Record fall in Peak home prices as global financial crisis bites: Property prices on The Peak slumped 41.4% in the final three months of last year compared with the previous quarter. The fall was the biggest on record in HK's luxury real estate market -worse even than during the 1997-98 East Asian financial crisis -underscoring the seriousness of the global economic slump.
Biggest rise in jobless rate since dotcom bubble burst: The unemployment rate last month rose half a percentage point to 4.6%, the highest level since October 2006, government data shows. The increase in January's jobless rate was the biggest month-on-month jump since November 2001, when unemployment reached 6% after the dotcom bubble burst. The rapid increase surprised many economists, who were predicting around 4.3% unemployment. Standard Chartered Bank economist Kelvin Lau said he expected the jobless rate to rise to 6% this year.
Crisis proves expensive for jewellery industry: HK's jewellery industry has lost some of its sparkle as a result of the global financial crisis. As the city prepares to host the HK International Jewellery Show next month, industry chiefs say exports to key markets in Europe and the United States dropped between 10 and 40% in the first two month of this year. And they are predicting a grim year ahead, despite the volume of exports from HK rising by 10% last year compared with 2007. Jewel traders say cracking new and emerging markets will be a priority in the coming year.
Bankruptcies up 37pc: Personal bankruptcies in HK last month were up 37.5% on those in January last year, further evidence that the effects of the global financial crisis are deepening. Last month's total far surpassed the 921 in January last year, and was the second highest since March 2004, when 1,296 were recorded.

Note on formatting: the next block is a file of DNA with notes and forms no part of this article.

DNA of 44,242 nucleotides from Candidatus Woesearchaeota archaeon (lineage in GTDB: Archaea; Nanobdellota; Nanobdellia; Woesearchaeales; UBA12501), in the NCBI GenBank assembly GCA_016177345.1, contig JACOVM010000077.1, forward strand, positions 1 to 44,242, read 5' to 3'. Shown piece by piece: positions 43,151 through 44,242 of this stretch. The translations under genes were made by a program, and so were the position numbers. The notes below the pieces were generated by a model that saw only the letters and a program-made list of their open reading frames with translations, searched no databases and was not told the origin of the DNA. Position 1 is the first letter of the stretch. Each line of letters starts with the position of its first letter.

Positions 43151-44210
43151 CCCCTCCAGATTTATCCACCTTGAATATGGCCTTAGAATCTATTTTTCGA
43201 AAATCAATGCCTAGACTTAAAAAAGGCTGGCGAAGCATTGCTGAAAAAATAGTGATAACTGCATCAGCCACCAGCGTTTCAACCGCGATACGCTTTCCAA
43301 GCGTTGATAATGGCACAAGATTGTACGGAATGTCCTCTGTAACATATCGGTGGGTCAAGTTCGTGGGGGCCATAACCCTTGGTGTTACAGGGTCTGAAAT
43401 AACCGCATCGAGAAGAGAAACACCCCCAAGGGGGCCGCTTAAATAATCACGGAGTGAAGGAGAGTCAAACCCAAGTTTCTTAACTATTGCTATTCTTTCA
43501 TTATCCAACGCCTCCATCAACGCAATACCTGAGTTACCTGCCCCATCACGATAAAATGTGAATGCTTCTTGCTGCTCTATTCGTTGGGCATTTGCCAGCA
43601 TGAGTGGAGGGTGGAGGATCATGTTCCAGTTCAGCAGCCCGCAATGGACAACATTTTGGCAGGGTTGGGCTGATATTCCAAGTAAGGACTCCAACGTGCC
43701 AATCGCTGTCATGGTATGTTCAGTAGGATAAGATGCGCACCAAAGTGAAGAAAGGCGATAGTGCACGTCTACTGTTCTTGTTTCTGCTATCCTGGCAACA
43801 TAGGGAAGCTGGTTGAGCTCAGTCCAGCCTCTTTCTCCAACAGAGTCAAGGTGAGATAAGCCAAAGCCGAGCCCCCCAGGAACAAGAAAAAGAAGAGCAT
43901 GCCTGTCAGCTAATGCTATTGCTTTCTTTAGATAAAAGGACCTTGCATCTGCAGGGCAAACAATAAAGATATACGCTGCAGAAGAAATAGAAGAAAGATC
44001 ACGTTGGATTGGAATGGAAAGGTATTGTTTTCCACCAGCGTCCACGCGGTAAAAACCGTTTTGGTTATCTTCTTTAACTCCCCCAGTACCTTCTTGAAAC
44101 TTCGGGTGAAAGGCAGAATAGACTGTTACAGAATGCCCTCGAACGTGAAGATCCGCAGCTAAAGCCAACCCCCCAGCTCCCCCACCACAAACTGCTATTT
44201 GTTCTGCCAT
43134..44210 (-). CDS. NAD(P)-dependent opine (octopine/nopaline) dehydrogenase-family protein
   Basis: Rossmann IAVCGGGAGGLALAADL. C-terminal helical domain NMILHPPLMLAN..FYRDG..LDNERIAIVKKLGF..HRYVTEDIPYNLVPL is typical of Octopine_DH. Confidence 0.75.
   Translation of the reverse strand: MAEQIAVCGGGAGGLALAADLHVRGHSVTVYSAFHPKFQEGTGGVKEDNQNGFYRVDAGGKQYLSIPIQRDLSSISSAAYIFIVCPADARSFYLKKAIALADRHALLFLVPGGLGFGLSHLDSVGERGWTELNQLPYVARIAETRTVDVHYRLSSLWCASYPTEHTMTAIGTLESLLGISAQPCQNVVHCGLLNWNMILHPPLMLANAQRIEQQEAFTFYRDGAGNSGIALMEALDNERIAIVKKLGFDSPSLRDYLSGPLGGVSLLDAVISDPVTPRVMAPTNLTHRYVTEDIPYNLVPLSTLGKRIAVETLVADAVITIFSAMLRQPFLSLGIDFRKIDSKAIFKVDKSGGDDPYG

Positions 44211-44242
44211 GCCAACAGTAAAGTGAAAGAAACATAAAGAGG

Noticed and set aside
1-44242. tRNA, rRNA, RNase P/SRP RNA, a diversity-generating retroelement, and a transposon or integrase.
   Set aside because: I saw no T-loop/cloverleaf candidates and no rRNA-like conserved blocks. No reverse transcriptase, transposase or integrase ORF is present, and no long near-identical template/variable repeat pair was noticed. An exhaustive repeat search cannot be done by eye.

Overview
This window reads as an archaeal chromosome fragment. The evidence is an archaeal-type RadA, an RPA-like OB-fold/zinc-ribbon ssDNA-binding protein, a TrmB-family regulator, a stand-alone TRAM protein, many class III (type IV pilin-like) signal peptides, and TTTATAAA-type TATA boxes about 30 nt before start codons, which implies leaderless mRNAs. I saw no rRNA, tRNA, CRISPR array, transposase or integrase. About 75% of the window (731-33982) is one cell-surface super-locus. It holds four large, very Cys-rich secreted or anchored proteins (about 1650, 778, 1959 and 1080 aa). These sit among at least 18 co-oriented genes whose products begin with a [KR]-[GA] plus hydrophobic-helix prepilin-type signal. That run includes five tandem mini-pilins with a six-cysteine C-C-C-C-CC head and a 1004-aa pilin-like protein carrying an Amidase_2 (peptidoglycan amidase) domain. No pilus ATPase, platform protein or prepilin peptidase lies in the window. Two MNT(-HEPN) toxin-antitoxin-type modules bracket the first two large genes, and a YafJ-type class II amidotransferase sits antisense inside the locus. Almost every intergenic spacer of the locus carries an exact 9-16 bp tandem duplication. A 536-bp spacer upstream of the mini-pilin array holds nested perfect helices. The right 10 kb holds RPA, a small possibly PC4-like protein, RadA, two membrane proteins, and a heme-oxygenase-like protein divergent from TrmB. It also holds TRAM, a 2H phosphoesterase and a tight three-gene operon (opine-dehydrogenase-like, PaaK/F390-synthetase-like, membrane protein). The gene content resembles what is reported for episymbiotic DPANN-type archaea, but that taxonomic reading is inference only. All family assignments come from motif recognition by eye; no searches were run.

Retail trading on HK bourse slumps to lowest in 17 years: Trading by local retail investors on the city's stock market last year dropped to the lowest level since records began in 1991, while the benchmark Hang Seng Index suffered its worst performance since the 1973 global market crash. The stock exchange said local retail investors represented just 26% of the market for the year to September last year, down from 28% a year earlier. This was the lowest since the bourse started collating the data in 1991.
Minibonds saga hurts Yam: HK Monetary Authority chief executive Joseph Yam said he is sad that the reputation of HK banks has been tarnished by the Lehman Brothers minibond fiasco, which remains unsettled. "What banks are doing in their banking business has been acceptable and the banking system is rather robust," Yam told legislators. "Only this issue has left them with a black mark, and I feel very distressed." However, he revealed that in early 2008 some banks did not follow the HKMA's guidance to adjust the ratings of investment products when they turned more risky.
Tsang gives HK a crisis cushion: The economy might contract by 2 to 3% in 2009 and the government expected to face five years of budget deficits, the financial secretary warned. Delivering his second budget, for the year 2009-10, John Tsang unveiled a HK$10 billion package of measures aimed at cushioning the impact of the worst economic situation to hit HK since the Asian financial crisis in 1998. The measures include spending HK$1.6 billion to create 61,760 jobs and giving each taxpayer a rebate of up to HK$6,000. But Mr Tsang admitted the worsening situation prevented him from coming up with additional giveaways.
Employers despair at absence of immediate relief action: The near-absence of any mention of small and medium-sized enterprises in the budget left businesses disappointed, frustrated and desperate. There are mounting fears that without relief measures, scores of such firms, which account for about 98% of companies in HK and employ the bulk of the workforce, will be forced to go bankrupt or sack workers. Many in the business community were hoping for some concessions in profits tax, said Joe Chau, vice-president of the HK Chamber of Small and Medium Business. HK General Chamber of Commerce chairman Andrew Brandler said: "We felt this was the time to make bold, competitiveness-enhancing moves such as moving toward fiscal relief for SMEs, group loss relief and loss carry back." Under loss carry back, deficits in the current year could be used to offset profitable years in the past, resulting in tax refunds.